cookies, bakery items, crackers, processed
foods
• Avoid fried foods, fast food

Heart Healthy Diet

• Choose foods that are baked, broiled or
steamed, grilled
• Top salads with lower fat dressings made
with liquid oils
• Choose vegetable/bean or broth soups
over cream soups
• Use lower fat milk, cheese, yogurt, sour
cream

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Recommended Fats
Primarily monounsaturated fats: olive,
canola, peanut, flaxseed

Primarily polyunsaturated fats: sunflower,
soybean, safflower, corn

Omega 3 fats: fatty fish, flaxseed, canola,
walnuts, soybeans, wheat germ, dried
beans

The Whole Grain Bonus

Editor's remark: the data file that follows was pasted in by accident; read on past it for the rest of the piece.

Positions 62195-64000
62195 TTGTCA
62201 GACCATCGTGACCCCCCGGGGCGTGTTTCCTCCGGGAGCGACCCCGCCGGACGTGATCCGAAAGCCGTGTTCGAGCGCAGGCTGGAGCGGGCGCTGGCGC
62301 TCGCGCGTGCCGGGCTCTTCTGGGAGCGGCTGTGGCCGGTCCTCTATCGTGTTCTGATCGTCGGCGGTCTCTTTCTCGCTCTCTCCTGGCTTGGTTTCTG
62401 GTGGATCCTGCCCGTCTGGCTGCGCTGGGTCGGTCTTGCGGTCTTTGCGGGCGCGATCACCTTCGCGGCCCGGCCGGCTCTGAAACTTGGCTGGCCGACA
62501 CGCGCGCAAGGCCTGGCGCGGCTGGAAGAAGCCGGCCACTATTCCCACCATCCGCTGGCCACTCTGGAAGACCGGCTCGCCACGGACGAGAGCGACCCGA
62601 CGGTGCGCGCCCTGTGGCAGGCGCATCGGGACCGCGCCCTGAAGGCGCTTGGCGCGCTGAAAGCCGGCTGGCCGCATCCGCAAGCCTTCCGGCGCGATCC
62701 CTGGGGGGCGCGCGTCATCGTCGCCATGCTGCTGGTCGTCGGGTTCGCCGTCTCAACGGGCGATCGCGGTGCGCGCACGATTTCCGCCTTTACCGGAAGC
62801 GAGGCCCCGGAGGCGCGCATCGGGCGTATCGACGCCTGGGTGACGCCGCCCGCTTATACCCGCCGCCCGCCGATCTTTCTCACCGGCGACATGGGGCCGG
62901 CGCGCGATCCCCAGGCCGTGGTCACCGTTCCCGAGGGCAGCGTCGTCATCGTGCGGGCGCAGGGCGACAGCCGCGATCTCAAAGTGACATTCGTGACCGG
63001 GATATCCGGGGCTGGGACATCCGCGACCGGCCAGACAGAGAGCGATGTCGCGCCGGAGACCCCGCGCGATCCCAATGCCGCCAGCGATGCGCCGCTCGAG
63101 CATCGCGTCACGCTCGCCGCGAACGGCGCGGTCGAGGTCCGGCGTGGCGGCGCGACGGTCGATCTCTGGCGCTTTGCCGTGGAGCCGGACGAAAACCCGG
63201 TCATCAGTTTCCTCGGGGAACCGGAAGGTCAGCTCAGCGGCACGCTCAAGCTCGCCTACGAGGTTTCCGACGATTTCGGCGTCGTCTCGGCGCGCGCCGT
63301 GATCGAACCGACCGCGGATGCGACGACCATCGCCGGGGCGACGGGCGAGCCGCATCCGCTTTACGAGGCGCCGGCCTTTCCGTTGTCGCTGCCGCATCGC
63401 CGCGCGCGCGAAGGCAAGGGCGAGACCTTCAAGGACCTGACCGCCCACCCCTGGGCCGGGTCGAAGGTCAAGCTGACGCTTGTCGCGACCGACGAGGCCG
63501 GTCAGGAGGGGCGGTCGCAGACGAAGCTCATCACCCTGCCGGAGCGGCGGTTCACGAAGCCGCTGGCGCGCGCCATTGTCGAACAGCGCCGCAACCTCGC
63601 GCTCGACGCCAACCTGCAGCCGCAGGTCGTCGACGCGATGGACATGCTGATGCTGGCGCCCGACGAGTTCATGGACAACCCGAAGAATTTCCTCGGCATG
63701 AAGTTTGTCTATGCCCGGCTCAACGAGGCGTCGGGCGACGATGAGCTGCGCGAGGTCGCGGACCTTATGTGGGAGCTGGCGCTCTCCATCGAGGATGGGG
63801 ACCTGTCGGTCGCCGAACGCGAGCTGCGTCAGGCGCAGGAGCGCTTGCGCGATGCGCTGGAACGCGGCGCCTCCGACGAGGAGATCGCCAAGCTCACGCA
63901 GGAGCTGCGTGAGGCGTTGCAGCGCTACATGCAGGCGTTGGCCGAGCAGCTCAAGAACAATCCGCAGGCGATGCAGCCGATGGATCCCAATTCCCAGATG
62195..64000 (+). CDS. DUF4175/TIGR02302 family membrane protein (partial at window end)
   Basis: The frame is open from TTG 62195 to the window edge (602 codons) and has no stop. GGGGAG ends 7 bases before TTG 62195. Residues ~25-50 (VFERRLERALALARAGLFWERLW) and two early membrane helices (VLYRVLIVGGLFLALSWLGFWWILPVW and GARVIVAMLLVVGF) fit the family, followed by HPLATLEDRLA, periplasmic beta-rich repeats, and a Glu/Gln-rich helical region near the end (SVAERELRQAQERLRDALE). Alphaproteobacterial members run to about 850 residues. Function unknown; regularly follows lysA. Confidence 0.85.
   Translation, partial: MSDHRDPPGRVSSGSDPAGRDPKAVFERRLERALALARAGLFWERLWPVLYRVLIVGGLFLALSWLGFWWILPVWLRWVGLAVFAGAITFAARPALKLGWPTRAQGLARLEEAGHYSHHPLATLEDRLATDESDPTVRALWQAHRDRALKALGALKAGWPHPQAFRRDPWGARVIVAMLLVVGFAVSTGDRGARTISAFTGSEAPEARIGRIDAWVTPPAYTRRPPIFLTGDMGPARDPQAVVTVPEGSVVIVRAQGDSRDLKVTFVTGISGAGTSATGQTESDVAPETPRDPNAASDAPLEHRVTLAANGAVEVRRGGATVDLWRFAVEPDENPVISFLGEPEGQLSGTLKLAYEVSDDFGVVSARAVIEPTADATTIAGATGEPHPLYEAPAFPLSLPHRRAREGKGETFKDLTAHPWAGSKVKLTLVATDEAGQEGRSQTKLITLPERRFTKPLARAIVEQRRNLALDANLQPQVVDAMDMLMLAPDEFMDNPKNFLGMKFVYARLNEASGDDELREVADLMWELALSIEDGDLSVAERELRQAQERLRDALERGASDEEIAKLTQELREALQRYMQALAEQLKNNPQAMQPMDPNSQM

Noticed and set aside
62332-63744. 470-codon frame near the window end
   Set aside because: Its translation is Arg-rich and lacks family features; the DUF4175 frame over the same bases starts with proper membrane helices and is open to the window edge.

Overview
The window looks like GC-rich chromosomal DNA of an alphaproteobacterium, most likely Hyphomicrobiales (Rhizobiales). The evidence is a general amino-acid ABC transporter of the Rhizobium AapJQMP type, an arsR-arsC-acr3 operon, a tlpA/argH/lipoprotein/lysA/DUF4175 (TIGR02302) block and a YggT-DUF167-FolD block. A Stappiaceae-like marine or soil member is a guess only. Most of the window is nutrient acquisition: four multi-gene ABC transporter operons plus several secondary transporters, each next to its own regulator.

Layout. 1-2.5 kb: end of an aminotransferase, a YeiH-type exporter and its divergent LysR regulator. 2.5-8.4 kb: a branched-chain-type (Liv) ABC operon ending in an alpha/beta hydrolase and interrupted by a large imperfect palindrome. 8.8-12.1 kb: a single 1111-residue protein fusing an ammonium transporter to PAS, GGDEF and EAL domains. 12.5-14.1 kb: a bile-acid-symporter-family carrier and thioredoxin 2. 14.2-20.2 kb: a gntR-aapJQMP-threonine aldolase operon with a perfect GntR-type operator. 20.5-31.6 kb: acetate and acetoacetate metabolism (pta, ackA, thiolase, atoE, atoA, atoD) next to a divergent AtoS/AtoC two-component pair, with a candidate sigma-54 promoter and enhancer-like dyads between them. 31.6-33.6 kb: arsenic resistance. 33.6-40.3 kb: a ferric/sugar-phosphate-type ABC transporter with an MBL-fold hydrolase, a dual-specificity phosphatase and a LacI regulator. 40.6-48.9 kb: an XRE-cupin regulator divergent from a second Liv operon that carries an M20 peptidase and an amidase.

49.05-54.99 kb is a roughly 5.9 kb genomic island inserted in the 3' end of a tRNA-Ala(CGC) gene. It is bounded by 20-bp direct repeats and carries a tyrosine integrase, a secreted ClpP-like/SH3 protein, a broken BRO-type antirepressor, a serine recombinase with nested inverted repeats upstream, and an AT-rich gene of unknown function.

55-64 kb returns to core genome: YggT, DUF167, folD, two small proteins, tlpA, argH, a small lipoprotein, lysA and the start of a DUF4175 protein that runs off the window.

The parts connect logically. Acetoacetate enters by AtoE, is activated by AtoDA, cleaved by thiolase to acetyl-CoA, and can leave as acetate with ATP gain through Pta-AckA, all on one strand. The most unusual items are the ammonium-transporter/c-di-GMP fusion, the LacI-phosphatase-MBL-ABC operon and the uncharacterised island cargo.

• Retain the bran, germ and
endosperm
• Add fiber, phytonutrients,
antioxidants which fight disease
and aging
• Slower absorption
• Adds vitamins and minerals
• Aids weight loss
• Reduce risk of heart disease,
diabetes and certain cancers

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Fiber
• Lower blood
cholesterol especially
LDL
• Provide satiety
• Often associated with
other beneficial
compounds
• Decrease risk for
heart attack (Harvard
study-men with 29 g
fiber, 40% decrease)

Dietary Fiber Intake
Women need 25 g per day (21 g over age
50)
Men need 38 g per day (30 g over age 50)
Most Americans at 15 g fiber per day
Fiber sources: legumes, fruits and
vegetables, whole grain breads, cereal,
pasta, rice
Snacks with fiber: sunflower seeds, mixed
nuts, popcorn, dry cereal